Alright - the criteria. Let me read exactly what the ALA website says: “ The Medal shall be awarded annually to the author of the most distinguished contribution to American literature for children published by an American publisher in the United States in English during the preceding year.”

So the award goes to a children’s book that is distinguished, noted for significant achievement, marked by excellence, and contributing something special to American literature. It has to be an original work, in English, and the author has to be a citizen or resident of the U.S. The focus is really on the text of the work and not any illustrations and it could be any genre. And notice that it doesn’t say that it has to be a novel or even fiction. Last Stop on Market Street, last year’s Newbery winner was a picture book. And boy - were there some shocked folks last year!  The ALA criteria only states that it has to be a book for children, which is defined as up to and including age 14. So that’s a wide range to consider.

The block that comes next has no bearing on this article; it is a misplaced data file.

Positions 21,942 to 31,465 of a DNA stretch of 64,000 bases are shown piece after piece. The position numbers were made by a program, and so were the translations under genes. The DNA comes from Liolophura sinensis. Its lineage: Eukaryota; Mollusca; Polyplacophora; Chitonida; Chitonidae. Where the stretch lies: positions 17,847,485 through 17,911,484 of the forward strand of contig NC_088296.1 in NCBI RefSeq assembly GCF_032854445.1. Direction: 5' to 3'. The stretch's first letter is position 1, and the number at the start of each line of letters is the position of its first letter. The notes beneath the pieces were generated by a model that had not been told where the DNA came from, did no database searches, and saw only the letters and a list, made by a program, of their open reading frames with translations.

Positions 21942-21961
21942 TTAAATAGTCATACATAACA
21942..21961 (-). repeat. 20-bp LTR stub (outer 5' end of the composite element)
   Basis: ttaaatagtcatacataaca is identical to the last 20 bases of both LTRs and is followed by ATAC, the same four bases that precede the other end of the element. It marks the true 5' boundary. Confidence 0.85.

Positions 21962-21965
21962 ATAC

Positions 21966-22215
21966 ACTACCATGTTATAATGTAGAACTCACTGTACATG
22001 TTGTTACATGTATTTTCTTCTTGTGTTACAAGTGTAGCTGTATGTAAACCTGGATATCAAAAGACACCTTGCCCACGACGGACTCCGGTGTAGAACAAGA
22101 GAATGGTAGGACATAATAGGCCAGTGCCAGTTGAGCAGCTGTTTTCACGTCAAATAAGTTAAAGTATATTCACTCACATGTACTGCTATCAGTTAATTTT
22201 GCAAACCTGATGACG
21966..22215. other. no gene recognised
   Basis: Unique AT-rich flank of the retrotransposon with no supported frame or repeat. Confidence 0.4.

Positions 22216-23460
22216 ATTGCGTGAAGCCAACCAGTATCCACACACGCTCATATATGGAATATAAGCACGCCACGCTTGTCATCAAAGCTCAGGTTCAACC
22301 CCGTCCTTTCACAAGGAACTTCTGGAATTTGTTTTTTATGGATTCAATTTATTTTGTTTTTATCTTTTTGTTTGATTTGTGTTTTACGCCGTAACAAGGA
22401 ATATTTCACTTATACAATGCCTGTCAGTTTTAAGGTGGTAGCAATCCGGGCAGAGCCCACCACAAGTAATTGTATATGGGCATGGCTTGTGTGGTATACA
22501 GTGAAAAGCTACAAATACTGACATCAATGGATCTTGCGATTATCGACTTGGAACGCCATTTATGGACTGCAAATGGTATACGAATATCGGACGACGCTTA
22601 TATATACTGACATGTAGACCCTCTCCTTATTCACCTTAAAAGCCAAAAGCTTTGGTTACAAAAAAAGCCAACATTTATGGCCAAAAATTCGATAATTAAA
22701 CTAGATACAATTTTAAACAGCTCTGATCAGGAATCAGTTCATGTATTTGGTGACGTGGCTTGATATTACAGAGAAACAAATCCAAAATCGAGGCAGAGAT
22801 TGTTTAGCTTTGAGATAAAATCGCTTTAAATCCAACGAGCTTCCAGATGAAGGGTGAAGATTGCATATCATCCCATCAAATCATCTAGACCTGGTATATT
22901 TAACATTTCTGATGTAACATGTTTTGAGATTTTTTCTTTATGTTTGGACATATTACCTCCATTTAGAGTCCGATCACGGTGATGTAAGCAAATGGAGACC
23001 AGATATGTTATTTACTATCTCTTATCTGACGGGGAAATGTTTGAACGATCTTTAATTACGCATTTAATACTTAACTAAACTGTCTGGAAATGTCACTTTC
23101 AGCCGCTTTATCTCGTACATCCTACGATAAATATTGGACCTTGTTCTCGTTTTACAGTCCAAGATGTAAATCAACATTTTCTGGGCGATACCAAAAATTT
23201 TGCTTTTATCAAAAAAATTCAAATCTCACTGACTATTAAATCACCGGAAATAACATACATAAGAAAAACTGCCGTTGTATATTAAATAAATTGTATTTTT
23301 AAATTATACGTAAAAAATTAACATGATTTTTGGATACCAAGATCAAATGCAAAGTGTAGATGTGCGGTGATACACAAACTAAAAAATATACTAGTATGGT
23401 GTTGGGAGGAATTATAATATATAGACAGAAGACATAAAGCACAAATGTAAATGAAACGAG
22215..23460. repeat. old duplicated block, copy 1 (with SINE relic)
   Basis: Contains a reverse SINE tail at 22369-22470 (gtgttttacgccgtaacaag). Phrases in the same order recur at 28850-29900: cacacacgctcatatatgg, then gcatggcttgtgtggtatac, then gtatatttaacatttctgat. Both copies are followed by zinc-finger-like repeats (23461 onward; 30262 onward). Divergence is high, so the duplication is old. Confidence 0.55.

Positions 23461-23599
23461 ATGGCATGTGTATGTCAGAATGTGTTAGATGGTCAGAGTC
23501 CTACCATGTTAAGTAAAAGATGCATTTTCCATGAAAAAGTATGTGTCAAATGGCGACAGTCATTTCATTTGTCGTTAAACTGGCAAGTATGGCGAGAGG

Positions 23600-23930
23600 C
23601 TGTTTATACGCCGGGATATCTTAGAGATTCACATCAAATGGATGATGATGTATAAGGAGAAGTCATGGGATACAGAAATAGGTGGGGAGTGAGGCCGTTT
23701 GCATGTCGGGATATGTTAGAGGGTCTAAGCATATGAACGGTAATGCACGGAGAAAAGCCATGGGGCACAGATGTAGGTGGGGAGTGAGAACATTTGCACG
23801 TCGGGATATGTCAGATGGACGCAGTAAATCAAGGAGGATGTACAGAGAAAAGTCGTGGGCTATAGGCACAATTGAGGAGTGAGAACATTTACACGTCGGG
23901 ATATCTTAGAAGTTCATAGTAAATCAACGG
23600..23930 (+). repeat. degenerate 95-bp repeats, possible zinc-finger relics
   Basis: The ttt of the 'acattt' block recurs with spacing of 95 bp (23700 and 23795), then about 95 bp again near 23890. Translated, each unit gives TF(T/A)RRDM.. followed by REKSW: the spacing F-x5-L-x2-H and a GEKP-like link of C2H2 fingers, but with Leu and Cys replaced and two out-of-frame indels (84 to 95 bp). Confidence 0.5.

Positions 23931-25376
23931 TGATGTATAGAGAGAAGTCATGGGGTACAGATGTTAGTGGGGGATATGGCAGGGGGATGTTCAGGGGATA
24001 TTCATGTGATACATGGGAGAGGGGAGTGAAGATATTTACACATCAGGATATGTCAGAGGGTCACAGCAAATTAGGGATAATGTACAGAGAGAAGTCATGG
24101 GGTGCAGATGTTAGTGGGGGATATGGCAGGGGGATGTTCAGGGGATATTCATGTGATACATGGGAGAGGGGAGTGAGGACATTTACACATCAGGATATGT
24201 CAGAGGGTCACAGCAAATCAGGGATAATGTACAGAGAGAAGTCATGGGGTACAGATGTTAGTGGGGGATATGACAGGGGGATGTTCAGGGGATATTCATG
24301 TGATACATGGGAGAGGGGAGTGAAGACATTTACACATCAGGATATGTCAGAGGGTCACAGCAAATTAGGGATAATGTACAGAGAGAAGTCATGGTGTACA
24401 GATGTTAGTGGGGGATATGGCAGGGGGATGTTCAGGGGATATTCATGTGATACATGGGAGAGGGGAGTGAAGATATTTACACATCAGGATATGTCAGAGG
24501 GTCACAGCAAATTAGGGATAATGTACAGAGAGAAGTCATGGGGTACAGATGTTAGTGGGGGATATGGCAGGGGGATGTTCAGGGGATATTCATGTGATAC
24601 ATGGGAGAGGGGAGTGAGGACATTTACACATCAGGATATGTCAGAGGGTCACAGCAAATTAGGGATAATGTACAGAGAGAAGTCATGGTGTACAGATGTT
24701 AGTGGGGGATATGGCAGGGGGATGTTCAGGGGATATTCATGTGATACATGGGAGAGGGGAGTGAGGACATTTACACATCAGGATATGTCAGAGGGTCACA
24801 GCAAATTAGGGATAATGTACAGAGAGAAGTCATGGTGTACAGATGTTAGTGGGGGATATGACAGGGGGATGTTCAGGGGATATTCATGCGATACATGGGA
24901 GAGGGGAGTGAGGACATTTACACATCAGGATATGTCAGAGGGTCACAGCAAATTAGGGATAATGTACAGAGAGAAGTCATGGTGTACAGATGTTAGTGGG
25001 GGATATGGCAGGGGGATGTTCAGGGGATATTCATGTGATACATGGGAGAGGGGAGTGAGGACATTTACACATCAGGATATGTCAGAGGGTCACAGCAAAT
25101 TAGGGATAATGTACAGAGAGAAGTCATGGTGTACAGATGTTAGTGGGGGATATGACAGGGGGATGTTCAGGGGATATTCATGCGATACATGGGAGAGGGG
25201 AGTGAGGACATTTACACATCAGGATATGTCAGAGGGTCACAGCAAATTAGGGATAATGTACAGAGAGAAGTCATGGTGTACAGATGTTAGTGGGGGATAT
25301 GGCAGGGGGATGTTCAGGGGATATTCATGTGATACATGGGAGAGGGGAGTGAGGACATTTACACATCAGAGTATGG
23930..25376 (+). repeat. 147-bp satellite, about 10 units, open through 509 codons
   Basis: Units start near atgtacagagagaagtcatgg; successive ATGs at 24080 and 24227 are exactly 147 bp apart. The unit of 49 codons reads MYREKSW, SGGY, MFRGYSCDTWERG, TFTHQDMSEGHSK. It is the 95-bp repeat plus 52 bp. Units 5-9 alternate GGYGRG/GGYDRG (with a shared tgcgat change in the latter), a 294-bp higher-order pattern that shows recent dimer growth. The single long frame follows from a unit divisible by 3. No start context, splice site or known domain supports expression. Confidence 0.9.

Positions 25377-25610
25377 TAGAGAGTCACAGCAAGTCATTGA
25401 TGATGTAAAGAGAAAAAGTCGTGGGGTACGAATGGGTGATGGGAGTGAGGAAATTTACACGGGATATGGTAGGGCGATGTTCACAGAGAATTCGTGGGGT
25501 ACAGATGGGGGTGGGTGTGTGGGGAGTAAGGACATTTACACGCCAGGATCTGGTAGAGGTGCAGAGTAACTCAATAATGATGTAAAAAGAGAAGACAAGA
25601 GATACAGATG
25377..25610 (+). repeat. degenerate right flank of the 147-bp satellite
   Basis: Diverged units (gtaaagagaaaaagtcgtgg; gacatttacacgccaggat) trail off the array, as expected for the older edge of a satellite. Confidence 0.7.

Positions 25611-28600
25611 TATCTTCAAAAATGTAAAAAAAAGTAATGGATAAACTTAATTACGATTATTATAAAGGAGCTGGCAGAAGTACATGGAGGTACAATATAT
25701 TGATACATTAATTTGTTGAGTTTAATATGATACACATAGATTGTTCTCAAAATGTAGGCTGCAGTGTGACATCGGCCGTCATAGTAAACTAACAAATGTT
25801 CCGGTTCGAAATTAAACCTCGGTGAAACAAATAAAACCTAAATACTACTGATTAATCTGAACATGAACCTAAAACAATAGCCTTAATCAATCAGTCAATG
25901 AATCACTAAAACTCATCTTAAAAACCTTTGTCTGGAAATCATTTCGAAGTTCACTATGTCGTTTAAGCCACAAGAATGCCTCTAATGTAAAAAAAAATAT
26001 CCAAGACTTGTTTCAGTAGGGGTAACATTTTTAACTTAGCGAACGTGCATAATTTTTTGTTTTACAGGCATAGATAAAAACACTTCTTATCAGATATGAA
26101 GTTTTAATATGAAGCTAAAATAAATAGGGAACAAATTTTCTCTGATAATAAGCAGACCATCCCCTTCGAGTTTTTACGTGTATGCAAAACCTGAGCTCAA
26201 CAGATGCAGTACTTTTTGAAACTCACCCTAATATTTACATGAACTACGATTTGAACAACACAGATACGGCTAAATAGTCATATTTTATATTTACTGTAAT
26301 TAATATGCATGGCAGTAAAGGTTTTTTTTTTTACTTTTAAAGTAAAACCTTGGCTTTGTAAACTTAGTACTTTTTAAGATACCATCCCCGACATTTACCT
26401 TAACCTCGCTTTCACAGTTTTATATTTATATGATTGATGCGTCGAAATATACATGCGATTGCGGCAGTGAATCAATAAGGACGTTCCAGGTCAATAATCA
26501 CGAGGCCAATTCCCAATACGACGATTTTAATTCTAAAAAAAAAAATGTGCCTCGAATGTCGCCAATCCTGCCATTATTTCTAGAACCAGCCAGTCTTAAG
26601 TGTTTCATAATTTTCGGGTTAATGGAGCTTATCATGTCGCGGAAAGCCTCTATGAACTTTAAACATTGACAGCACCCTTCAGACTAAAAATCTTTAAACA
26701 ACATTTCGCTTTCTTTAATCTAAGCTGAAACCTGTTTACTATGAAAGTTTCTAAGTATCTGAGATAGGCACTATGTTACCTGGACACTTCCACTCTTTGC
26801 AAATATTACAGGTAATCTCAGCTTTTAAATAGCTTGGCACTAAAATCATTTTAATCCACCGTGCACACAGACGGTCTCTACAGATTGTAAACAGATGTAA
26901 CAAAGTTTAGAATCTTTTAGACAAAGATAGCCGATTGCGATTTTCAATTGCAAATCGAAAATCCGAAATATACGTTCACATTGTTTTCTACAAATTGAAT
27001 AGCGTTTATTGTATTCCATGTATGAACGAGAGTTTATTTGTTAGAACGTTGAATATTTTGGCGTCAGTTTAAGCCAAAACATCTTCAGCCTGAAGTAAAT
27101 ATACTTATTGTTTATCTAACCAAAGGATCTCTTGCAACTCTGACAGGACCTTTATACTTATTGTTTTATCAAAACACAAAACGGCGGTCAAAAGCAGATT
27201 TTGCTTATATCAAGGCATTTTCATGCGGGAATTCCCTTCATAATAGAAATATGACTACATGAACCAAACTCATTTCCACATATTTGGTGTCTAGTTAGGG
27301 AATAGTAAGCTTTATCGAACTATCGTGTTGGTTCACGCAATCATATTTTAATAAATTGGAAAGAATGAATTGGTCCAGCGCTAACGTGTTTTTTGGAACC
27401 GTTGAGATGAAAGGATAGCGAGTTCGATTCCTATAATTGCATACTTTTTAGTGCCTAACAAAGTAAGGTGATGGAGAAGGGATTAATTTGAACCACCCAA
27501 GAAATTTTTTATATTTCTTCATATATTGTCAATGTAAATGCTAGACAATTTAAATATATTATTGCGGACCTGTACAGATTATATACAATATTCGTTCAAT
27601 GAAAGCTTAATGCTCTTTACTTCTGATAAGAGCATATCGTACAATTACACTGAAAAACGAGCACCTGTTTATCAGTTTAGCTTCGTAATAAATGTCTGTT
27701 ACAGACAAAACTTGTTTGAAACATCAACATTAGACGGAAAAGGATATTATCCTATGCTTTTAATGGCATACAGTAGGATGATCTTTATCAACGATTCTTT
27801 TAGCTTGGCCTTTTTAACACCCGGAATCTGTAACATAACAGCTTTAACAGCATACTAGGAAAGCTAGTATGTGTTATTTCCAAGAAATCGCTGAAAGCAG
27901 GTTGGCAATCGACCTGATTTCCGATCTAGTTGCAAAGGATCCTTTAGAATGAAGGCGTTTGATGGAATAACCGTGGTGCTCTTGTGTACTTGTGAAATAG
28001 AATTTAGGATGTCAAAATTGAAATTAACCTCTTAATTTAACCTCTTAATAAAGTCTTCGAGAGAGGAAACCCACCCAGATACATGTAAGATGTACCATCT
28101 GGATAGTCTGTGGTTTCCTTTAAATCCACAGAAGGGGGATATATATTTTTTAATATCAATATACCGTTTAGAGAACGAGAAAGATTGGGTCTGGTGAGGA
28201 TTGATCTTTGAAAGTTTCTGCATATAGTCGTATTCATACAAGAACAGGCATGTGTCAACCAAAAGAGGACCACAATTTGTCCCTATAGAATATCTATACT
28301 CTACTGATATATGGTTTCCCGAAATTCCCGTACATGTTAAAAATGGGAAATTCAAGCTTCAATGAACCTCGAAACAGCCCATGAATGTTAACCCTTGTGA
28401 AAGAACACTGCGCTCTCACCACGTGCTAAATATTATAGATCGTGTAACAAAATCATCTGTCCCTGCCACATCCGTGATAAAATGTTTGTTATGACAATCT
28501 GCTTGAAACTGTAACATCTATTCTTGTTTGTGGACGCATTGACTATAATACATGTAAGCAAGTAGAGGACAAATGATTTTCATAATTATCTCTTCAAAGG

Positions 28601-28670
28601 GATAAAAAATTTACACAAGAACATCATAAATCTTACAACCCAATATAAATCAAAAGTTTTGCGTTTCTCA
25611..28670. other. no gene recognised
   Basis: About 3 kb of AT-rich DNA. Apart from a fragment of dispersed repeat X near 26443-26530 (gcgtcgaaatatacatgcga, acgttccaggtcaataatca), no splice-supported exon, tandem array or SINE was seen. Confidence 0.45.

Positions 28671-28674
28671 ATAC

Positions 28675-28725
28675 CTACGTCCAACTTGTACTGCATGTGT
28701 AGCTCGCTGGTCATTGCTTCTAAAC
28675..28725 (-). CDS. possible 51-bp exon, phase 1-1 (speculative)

Every year there is one Newbery Winner and usually between about two and four Newbery honor books. Although - they don’t have to award any honor books and some years they have not. So that will be something interesting to look for this year.

Where & When is the Newbery awarded?

The Newbery is awarded once a year in January during the American Library Association’s Midwinter Meeting. Don’t you just love how that sounds? “Tis a “widwinter meeting” - I’m imagining everyone wearing long luscious cloaks and carrying chalices filled with hot cocoa - and marshmallows. Sigh - it’s not really like that, is it? Alas - that’s how I’m picturing it in my head anyway. And if I ever have a chance to attend, I will wear a fancy cloak and bring some hot chocolate - with marshmallows.